That day, a second British Royal Navy warship, the Duncan, arrived in the Persian Gulf to escort ships flying the British flag through the Strait of Hormuz. Iran has warned other countries against sending vessels to act as escorts, with a government spokesman in Tehran, Ali Rabiei, saying that such a move would carry “a hostile message, is provocative and will increase tensions.”
On May 2, the Trump administration’s oil sanctions against Iran came into full effect. It is not illegal under international law to buy and haul Iranian oil or related products, but foreign companies that ignore the sanctions risk being punished by the United States.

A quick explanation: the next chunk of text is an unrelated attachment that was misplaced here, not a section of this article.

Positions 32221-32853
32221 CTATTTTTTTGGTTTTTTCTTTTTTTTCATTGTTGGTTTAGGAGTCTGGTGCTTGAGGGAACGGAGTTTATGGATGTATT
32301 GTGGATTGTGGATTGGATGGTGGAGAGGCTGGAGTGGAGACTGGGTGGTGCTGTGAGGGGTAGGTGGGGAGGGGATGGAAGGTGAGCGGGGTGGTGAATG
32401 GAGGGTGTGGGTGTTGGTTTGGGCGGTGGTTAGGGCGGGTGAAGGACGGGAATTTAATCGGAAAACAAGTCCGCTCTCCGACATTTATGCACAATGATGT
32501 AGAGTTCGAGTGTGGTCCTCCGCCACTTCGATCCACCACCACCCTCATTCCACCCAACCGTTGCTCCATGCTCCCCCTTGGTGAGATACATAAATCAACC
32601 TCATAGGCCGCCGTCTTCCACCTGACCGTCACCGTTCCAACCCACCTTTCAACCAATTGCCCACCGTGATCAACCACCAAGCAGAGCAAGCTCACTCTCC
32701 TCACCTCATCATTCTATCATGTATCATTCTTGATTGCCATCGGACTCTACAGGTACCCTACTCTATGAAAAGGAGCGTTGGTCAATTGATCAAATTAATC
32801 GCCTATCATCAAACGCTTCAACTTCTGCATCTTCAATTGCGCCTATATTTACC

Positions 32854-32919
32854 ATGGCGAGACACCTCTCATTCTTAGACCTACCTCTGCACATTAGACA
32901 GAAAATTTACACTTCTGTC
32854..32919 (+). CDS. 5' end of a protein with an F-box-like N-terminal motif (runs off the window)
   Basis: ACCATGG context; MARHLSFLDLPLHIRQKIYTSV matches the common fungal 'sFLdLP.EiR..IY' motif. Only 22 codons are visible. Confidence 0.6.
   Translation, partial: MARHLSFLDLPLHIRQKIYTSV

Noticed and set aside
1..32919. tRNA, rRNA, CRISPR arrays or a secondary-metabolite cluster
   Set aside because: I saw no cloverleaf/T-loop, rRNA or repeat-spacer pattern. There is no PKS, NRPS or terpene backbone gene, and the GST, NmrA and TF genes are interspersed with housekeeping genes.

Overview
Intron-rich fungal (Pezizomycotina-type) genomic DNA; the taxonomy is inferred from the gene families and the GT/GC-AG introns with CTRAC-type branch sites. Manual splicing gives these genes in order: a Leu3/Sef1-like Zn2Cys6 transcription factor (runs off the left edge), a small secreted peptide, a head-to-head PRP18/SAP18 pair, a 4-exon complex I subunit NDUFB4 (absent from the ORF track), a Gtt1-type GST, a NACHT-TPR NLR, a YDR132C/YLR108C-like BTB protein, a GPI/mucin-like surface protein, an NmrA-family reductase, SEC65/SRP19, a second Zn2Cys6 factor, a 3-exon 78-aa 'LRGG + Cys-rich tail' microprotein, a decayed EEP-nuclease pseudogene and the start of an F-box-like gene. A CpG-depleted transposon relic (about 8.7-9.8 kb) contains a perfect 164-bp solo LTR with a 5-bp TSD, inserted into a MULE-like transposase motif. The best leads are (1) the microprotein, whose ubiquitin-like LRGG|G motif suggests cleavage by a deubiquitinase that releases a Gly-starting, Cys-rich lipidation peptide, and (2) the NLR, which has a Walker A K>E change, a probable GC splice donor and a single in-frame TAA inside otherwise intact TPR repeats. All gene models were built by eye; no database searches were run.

An examination of the movements of more than 70 Iranian tankers since May 2 found that 12 had loaded oil after that date and had delivered it to China or the eastern Mediterranean, where the buyers might have included Syria or Turkey. Only some of the 12 tankers were previously known to have recently delivered Iranian oil.
The continued flow of oil highlights the difficulty that the Trump administration has had in using sanctions to bring Iranian oil exports to zero.